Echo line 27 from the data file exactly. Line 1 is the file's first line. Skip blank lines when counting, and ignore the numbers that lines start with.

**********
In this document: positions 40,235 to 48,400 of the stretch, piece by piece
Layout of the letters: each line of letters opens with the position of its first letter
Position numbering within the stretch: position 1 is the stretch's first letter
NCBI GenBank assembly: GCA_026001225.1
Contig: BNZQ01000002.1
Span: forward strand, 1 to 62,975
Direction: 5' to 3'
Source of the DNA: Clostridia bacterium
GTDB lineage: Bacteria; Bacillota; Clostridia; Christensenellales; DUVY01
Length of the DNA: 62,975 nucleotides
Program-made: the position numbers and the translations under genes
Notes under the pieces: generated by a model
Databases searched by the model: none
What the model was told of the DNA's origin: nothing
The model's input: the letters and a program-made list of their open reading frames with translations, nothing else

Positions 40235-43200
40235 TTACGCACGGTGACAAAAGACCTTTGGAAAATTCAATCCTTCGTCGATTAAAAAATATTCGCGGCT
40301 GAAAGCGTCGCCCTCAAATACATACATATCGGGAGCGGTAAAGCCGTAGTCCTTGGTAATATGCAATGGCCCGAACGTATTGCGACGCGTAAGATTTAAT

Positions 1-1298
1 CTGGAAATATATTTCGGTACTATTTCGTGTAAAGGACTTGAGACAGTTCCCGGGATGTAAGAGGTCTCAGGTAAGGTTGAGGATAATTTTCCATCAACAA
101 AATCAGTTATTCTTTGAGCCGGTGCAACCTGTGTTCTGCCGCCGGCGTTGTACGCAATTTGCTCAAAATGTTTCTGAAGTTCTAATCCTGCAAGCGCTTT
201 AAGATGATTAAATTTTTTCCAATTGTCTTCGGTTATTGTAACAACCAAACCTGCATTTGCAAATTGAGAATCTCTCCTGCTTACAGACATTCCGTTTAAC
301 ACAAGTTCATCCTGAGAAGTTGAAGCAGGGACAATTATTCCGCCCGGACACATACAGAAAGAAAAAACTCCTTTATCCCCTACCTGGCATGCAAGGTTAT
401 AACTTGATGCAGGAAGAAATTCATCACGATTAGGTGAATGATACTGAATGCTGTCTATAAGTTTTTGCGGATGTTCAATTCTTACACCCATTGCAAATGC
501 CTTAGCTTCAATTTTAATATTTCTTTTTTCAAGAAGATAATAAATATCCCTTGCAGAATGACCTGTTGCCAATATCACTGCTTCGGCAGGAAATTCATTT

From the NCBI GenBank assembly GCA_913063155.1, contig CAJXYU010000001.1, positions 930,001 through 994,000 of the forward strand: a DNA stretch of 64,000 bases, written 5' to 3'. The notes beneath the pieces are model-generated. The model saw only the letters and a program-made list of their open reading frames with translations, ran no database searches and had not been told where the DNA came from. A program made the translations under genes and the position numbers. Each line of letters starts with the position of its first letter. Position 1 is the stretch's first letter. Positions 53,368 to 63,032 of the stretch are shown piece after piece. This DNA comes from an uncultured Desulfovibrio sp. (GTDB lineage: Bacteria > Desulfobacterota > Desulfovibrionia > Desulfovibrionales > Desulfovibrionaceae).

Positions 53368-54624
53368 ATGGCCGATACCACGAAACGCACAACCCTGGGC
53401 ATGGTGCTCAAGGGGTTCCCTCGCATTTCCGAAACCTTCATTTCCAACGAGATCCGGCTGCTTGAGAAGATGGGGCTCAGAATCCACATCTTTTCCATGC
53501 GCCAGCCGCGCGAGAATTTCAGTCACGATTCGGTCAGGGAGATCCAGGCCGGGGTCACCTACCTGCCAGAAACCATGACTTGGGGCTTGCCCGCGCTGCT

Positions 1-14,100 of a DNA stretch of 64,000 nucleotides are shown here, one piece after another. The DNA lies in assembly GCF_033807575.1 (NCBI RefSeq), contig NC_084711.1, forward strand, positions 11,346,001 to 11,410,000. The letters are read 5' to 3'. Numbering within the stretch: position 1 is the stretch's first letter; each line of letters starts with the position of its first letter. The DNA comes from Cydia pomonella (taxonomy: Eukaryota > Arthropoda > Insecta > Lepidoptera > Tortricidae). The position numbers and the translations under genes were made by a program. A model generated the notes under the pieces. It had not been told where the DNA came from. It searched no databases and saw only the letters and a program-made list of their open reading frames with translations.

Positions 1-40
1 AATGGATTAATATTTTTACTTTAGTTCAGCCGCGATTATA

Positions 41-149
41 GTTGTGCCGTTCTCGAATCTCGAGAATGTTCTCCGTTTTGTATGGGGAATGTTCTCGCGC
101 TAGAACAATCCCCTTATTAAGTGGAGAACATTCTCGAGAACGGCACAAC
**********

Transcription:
Positions 53368-54624